Finance Minister Yair Lapid announced that he opposed the decision made today by a ministerial committee that the state would fund renewable energy in Judea and Samaria in the case of political changes .
The decision allows the residents of Judea and Samaria to establish renewable energy facilities such as wind turbines and solar systems.
Lapid filed an appeal which stated that such support is essentially a guarantee for Israel to provide funding to Judea and Samaria as a matter of state policy.
With this logic, Lapid holds, it is unclear how to justify this restriction to renewable energy alone, or to Judea and Samaria alone.
In addition, Lapid wrote that he is strongly opposed to investment in new infrastructure outside the settlement blocs being proposed by the framework presented by US envoy to the Middle East Martin Indyk.
The plan, which was partially revealed by Thomas Friedman of the New York Times last week, will call for a phased Israeli withdrawal from Judea and Samaria based on the 1949 lines, with "unprecedented" security arrangements in the strategic Jordan Valley.The Israeli withdrawal will not include certain settlement blocs, but Israel will compensate the Arab side for this with Israeli territory.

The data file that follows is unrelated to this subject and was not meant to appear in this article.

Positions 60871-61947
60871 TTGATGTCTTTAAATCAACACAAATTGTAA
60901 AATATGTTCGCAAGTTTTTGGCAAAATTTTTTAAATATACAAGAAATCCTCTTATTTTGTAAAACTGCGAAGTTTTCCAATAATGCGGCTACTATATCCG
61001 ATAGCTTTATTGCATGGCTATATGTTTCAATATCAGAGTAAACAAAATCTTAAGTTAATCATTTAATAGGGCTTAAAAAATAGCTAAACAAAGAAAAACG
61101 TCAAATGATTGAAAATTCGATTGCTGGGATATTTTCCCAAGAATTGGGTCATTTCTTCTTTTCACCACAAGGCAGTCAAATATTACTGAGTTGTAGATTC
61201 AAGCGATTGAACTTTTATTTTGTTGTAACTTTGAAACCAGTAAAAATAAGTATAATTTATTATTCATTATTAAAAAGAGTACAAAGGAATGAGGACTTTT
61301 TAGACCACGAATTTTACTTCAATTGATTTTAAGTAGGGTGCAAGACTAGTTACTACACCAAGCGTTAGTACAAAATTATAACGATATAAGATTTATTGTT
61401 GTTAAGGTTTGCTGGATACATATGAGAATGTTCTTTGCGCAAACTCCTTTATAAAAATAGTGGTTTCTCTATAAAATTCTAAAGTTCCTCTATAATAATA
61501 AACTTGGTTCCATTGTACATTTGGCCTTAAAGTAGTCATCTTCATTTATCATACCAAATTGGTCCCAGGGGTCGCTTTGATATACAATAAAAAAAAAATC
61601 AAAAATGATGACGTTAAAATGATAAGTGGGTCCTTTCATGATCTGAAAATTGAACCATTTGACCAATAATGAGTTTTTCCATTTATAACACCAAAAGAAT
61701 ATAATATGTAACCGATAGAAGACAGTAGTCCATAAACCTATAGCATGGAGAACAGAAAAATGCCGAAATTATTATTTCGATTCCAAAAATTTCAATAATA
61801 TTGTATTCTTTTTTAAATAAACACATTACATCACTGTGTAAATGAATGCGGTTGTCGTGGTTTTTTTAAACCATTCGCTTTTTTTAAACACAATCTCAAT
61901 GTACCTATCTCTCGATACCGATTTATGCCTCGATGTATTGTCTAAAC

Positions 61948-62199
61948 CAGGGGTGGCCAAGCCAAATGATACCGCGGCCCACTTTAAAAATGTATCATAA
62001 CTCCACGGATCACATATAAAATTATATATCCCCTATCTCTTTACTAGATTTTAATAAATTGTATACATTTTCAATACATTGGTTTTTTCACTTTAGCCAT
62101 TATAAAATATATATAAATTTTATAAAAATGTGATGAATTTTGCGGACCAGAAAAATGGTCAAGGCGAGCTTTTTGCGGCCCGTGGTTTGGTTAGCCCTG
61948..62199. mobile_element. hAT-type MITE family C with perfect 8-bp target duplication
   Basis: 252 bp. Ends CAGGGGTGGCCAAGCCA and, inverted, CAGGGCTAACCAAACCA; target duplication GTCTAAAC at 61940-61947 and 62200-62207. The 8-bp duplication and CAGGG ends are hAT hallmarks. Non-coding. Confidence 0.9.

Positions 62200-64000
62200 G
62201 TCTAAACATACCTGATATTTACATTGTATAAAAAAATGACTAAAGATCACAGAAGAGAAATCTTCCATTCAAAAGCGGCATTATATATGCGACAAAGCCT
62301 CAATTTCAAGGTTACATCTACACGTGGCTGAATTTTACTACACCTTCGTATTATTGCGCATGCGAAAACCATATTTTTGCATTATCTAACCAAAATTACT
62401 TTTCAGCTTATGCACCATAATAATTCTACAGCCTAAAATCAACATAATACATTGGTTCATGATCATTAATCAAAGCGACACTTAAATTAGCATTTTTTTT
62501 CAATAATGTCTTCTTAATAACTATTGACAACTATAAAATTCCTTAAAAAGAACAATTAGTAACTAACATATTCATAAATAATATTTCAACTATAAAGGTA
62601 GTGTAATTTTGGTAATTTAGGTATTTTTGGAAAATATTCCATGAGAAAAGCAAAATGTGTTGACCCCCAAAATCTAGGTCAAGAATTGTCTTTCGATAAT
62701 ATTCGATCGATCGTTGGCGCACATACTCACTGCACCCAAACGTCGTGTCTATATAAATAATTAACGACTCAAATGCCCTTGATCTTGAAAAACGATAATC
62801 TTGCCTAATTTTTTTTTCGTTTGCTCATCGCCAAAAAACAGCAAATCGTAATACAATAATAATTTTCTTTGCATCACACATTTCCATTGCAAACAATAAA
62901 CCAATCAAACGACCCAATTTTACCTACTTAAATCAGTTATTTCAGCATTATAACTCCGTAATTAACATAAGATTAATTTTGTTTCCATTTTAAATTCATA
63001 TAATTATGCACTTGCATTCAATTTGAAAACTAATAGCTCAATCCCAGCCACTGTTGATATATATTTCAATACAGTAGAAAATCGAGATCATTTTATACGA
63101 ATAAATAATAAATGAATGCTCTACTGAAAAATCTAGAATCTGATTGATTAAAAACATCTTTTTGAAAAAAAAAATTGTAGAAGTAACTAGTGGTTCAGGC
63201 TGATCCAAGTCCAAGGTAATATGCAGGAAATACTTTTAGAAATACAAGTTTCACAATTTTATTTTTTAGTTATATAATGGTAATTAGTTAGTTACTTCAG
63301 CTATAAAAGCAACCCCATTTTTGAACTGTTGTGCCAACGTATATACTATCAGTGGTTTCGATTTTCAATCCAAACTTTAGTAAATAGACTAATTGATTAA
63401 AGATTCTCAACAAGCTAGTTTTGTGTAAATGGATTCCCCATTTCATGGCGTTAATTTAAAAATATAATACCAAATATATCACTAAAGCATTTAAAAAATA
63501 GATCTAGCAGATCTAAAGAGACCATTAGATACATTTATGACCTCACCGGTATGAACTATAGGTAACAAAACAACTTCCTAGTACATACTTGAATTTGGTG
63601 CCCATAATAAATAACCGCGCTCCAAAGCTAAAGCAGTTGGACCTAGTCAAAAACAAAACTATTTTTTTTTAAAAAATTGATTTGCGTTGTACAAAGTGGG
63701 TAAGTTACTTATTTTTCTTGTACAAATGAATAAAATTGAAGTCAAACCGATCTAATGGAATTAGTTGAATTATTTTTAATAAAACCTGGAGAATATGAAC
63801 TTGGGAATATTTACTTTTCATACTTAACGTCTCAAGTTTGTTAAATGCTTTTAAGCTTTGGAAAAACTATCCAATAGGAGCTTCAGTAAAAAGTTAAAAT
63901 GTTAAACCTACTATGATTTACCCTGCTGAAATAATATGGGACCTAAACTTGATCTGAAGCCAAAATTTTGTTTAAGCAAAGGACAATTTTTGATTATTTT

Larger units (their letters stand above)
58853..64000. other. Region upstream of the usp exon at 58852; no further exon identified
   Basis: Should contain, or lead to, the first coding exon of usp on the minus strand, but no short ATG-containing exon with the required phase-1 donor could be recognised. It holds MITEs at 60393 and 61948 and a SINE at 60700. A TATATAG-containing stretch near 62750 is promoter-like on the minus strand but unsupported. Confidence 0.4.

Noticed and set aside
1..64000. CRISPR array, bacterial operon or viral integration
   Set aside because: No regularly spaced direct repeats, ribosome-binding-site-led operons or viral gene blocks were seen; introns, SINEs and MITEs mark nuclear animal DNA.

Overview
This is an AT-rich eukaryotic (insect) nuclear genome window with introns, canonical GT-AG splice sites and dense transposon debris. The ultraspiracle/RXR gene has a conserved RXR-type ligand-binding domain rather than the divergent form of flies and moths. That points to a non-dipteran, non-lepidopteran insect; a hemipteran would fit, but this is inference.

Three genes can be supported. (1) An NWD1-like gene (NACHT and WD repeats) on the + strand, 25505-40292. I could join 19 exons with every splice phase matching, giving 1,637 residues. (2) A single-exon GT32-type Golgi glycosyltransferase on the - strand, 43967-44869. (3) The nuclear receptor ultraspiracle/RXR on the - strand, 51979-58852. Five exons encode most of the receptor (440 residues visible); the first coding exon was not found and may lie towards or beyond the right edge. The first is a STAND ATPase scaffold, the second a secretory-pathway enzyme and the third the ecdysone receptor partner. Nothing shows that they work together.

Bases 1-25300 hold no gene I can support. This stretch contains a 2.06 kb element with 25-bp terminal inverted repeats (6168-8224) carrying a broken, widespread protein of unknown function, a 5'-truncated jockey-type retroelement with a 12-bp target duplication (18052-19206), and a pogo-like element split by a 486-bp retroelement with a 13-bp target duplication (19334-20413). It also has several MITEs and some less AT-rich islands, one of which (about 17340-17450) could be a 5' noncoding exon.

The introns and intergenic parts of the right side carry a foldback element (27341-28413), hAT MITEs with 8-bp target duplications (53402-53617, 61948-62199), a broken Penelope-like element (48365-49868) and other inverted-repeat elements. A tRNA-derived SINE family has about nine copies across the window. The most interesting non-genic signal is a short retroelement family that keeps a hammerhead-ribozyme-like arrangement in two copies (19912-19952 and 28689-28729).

The remarks are nothing new for Lapid, who attacked governmental ministers earlier Monday for criticizing the proposed deal that would have Israel withdraw to the 1949 Armistice lines and establish an Arab capital in Jerusalem. According to the finance minister, such criticism "weakens us against the Palestinians and the Americans."
Last week, Lapid brushed aside security concerns over the peace plan, quipping "we’re tired of the right’s unfounded prophecies of doom," and also cut off funds to Judea and Samaria after a far-left journalist accused him of channeling funds to the organizations illegally on Channel 2.